Weekend reading logo

What caught my eye this week.

We’re often told these days that we must take more responsibility for our own financial futures.

And we must! This site partly exists to help.

Taking responsibility is pretty straightforward – simple, but not easy – if you’re spending more than you earn, or you haven’t saved a rainy day fund.

Like a vasectomy, it’s a matter of cutting the outflow and redirecting internally.

But once you’re free of debt and you’ve got 3-6 months in a cash emergency fund, the picture gets more complicated.

Not with the part most people fret over – how to invest. That’s a solved problem.

Invest in a global index tracker fund, offset the risk with an appropriately-sized slug of government bonds, do it in tax shelters (ISAs and pensions), use cheap platforms, and add more monthly – rather than fuss daily – for the next 30 years. Tweak to suit.

Yes we like to dig into the minutia around here – exactly which fund, how much in what bonds – but you won’t go wrong if you get the basics right.

The big picture

Things get tricky not with the tactics…

  • Index funds, platforms, tax shelters

…but with the strategy…

  • How much to save? When can you retire? What can you spend?

We’ve written many series on everything from doing your planning to estimating a sustainable withdrawal rate.

They’ve typically come in multiple installments, because there are no pat answers.

Indeed faced with more complexity, many people are tempted to turn to professional advice.

And when it comes to issues such as taxes or estate planning, seeking advice could be very wise.

However I’m usually wary of suggesting people re-introduce higher costs and murkiness back into their core financial planning by offloading responsibility to a third-party.

Unless you’re very wealthy, such advice will probably just be outsourced to software – albeit someone charming who might spend an hour explaining the system’s output to you, and if you’re fortunate help you with the inputs.

But it won’t be truly individual advice, typically.

This is a problem, because such software models can spit out very different numbers.

Pension planning: from plenty to penury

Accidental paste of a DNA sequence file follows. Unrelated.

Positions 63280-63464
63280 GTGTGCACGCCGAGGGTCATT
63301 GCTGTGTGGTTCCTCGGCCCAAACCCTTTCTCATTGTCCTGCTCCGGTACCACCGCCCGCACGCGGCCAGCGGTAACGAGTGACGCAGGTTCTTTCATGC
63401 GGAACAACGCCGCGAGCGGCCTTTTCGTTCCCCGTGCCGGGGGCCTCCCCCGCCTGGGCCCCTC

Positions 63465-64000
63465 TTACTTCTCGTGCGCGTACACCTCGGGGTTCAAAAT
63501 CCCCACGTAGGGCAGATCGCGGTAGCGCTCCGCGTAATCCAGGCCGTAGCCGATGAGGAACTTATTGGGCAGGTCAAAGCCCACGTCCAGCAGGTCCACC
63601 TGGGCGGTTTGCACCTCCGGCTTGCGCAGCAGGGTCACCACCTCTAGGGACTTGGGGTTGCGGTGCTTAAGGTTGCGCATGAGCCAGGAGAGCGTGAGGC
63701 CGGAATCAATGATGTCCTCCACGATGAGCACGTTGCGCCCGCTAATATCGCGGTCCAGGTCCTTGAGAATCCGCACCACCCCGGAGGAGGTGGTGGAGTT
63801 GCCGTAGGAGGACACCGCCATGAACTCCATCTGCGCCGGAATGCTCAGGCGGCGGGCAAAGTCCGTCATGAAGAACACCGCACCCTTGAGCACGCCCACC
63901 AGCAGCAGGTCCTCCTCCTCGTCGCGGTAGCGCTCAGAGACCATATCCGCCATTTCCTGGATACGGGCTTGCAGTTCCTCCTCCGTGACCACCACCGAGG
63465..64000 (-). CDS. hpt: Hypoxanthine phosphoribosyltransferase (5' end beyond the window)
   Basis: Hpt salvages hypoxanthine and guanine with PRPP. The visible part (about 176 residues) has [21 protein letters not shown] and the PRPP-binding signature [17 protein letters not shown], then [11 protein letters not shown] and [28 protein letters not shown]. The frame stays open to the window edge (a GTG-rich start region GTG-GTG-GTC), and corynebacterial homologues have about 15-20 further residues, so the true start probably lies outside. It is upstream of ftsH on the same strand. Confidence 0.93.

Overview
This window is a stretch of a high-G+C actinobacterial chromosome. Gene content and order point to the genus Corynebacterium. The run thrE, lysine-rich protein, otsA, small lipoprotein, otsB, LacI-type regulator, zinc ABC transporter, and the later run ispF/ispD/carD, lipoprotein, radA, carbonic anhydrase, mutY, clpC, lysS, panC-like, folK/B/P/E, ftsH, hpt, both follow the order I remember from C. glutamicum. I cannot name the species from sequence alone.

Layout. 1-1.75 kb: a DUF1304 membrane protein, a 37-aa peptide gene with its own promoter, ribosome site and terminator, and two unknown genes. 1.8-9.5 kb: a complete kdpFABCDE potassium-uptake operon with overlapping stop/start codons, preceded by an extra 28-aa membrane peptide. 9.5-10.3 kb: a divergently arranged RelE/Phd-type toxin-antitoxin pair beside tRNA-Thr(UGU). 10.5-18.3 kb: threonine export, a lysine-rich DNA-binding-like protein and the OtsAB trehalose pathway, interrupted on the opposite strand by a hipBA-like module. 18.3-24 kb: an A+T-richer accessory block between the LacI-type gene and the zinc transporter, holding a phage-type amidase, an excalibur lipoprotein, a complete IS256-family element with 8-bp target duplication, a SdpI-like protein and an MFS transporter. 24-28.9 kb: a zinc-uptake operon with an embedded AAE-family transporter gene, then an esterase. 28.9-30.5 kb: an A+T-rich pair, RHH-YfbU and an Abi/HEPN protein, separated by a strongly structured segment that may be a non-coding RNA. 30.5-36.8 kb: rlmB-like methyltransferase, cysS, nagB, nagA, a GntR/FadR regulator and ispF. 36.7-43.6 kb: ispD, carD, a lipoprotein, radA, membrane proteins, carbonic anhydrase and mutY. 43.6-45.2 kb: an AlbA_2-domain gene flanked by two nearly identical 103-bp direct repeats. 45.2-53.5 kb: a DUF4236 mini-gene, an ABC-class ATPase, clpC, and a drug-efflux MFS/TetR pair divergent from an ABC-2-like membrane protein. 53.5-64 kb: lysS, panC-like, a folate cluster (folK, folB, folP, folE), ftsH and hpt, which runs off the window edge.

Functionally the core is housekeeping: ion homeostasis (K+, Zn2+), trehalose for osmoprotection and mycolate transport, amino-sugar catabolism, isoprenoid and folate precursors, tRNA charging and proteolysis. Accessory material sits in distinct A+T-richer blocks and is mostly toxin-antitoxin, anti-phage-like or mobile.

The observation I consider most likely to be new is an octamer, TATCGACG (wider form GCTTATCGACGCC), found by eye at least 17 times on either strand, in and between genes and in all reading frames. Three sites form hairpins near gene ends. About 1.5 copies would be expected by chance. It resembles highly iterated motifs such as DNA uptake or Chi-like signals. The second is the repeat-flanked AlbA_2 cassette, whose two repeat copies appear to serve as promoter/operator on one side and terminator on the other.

Consider the results of an investigation into online pension planners by Trustnet’s magazine this month, pointed out to me by reader P.J.:

After almost two solid days on five platform websites, I have to say I was surprised to see there was almost no agreement at all on what my money would provide in retirement.

I am now wondering if the calculators are plain wrong, steeped in regulatory pessimism or a victim of their own complex assumptions.

The range of results is pretty astonishing, in some cases suggesting your income will run out 15 years earlier from what are essentially the same inputs.

The article’s author John Blowers fed the same fairly standard retirement scenario into all five planners. The results that came back do appear to be… a mixed bag:

There are some huge variations in there! Read the full article for more about the assumptions, and a discussion of what might be going on.

I’d suggest you do the hard miles with your own pension calculations. You can then sanity check them with an online planner or two.

If nothing else you’ll be better able to understand how these tools reach their conclusions!

From Monevator

The Slow and Steady passive portfolio update: Q2 2020 – Monevator

From the archive-ator: How to work out which platform is cheapest for you – Monevator

News

Note: Some links are Google search results – in PC/desktop view you can click to read the piece without being a paid subscriber. Try privacy/incognito mode to avoid cookies. Consider subscribing if you read them a lot!1

UK house prices fell annually for the first time since 2012, says Nationwide – Reuters

Wealth tax more likely than ever, former civil service head says [Search result]FT